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Nonprofit Overview

Causes: Children & Youth, Youth Centers & Clubs

Mission: Reconcile New Orleans transforms the lives of young adults (ages 16-22) and the community through the ministry of reconciliation. We do this by encouraging personal growth,providing workforce development and training,promoting entrepreneurship,working with businesses, nonprofits and people of faith to support this transformation, and building strong communities through community economic development.

Results: To date, Reconcile New Orleans’ Workforce Development Program has successfully graduated more than 1,000 youth between the ages of 16 and 22. These students leave the 12-week program with basic life skills, interpersonal skills and work skills, enabling and empowering them towards success. Currently housed in a five-story, 17,000 square foot building reclaimed in the Central City neighborhood of New Orleans, Reconcile New Orleans strives to provide youth from at-risk communities with an opportunity to learn the life, job, and educational skills necessary for successful entry into the work force or to further their education. A cornerstone for the economic recovery of the Central City neighborhood, Cafe Reconcile serves to address unmet neighborhood needs, such as GED education, computer literacy, parenting skills, and organizational support for aspiring local entrepreneurs. We are a gathering place where people of goodwill can work together to solve difficult social problems.

Target demographics: transform the lives of opportunity youth ages 16-22

Direct beneficiaries per year: 160 young people. Since the program's inception, over 1000 young people have been positively impacted by the Cafe Reconcile model.

Geographic areas served: New Orleans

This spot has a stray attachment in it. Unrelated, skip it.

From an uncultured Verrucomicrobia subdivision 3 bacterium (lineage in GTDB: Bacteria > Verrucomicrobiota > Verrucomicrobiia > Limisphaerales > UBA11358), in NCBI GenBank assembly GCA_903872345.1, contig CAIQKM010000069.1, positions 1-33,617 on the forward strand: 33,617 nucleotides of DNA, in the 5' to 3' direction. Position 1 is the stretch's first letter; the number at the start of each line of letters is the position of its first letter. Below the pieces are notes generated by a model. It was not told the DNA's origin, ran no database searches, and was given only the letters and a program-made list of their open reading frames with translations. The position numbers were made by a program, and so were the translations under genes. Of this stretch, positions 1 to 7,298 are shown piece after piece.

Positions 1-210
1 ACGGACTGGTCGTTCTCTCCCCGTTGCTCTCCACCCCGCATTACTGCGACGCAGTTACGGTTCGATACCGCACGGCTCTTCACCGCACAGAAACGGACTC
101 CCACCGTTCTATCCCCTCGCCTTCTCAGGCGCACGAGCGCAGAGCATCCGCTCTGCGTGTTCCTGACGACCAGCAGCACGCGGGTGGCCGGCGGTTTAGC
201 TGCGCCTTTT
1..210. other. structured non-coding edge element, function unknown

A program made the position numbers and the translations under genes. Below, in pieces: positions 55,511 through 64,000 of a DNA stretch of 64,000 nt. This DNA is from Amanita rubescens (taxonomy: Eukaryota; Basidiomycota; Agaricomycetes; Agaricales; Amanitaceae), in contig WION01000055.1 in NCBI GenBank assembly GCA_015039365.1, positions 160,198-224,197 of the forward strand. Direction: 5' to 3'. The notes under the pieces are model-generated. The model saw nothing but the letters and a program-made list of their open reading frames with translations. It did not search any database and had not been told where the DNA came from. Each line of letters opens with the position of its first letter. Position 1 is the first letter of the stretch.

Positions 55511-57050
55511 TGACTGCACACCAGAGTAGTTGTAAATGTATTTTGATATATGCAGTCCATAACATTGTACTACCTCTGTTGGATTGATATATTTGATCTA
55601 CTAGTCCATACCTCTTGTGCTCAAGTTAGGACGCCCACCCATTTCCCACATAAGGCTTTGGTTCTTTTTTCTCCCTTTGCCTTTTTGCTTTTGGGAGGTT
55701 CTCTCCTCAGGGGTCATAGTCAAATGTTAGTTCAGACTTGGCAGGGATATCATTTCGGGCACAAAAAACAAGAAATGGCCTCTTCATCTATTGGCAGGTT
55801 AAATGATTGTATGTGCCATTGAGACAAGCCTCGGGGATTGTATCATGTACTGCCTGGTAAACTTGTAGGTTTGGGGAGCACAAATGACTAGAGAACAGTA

Programs: our 12 week, Life Skills and Workforce Development program. Our program provides students access to soft skills training, applied hospitality and job training, internships and access to mental health counseling, education (G.E.D., advanced career training, scholarships), and other services.

Community Stories

3 Stories from Volunteers, Donors & Supporters

1

General Member of the Public

Rating: 5

You've got to go -- see, experience and taste for yourself. Beautiful café, exceptionally thoughtful service, delicious food and (most importantly) an amazing mission. As a guest of the café, I am delighted to watch the training of the young people who are committed to doing the work to change the course of their lives - whether it be within the hospitality industry, as future university students, or as entrepreneurs.

From the moment these young people proudly bring you to your table, one can tell that the depth and scope of the life and employment training that goes on behind the café scene is successful! The support offered by the training staff seems extremely respectful as they guide the youth. Even as a customer, one can tell the pride that the students have in their efforts. Well done!

Oh! And don't forget to save room for bread pudding!

2

General Member of the Public

Rating: 1